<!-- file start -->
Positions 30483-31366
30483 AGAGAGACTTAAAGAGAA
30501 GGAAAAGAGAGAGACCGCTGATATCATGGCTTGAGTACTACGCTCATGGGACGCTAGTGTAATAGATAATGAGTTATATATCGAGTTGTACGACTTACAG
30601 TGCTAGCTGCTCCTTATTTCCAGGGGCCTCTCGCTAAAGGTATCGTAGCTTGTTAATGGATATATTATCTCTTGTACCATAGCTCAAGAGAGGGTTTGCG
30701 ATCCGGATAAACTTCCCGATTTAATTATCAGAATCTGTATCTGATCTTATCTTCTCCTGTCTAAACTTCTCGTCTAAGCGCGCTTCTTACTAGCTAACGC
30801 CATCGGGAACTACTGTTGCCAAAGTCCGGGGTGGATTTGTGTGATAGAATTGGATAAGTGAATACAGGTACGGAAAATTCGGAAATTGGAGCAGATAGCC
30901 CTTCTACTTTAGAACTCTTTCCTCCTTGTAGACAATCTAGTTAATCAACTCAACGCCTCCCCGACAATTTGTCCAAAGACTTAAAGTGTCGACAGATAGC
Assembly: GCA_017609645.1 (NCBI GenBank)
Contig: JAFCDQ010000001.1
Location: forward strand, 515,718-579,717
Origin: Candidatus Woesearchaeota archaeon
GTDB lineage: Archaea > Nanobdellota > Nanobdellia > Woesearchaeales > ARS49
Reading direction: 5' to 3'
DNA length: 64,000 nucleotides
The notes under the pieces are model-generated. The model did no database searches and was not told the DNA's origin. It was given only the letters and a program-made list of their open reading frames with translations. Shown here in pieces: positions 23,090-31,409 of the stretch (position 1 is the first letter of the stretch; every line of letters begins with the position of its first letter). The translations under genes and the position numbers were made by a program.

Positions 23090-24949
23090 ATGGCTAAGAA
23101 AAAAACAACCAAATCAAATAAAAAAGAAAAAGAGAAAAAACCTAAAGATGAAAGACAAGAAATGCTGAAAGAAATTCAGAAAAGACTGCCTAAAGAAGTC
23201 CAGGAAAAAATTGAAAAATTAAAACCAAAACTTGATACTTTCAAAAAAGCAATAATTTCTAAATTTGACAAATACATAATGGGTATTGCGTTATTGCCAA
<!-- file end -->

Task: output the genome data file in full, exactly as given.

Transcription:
Positions 30483-31366
30483 AGAGAGACTTAAAGAGAA
30501 GGAAAAGAGAGAGACCGCTGATATCATGGCTTGAGTACTACGCTCATGGGACGCTAGTGTAATAGATAATGAGTTATATATCGAGTTGTACGACTTACAG
30601 TGCTAGCTGCTCCTTATTTCCAGGGGCCTCTCGCTAAAGGTATCGTAGCTTGTTAATGGATATATTATCTCTTGTACCATAGCTCAAGAGAGGGTTTGCG
30701 ATCCGGATAAACTTCCCGATTTAATTATCAGAATCTGTATCTGATCTTATCTTCTCCTGTCTAAACTTCTCGTCTAAGCGCGCTTCTTACTAGCTAACGC
30801 CATCGGGAACTACTGTTGCCAAAGTCCGGGGTGGATTTGTGTGATAGAATTGGATAAGTGAATACAGGTACGGAAAATTCGGAAATTGGAGCAGATAGCC
30901 CTTCTACTTTAGAACTCTTTCCTCCTTGTAGACAATCTAGTTAATCAACTCAACGCCTCCCCGACAATTTGTCCAAAGACTTAAAGTGTCGACAGATAGC
Assembly: GCA_017609645.1 (NCBI GenBank)
Contig: JAFCDQ010000001.1
Location: forward strand, 515,718-579,717
Origin: Candidatus Woesearchaeota archaeon
GTDB lineage: Archaea > Nanobdellota > Nanobdellia > Woesearchaeales > ARS49
Reading direction: 5' to 3'
DNA length: 64,000 nucleotides
The notes under the pieces are model-generated. The model did no database searches and was not told the DNA's origin. It was given only the letters and a program-made list of their open reading frames with translations. Shown here in pieces: positions 23,090-31,409 of the stretch (position 1 is the first letter of the stretch; every line of letters begins with the position of its first letter). The translations under genes and the position numbers were made by a program.

Positions 23090-24949
23090 ATGGCTAAGAA
23101 AAAAACAACCAAATCAAATAAAAAAGAAAAAGAGAAAAAACCTAAAGATGAAAGACAAGAAATGCTGAAAGAAATTCAGAAAAGACTGCCTAAAGAAGTC
23201 CAGGAAAAAATTGAAAAATTAAAACCAAAACTTGATACTTTCAAAAAAGCAATAATTTCTAAATTTGACAAATACATAATGGGTATTGCGTTATTGCCAA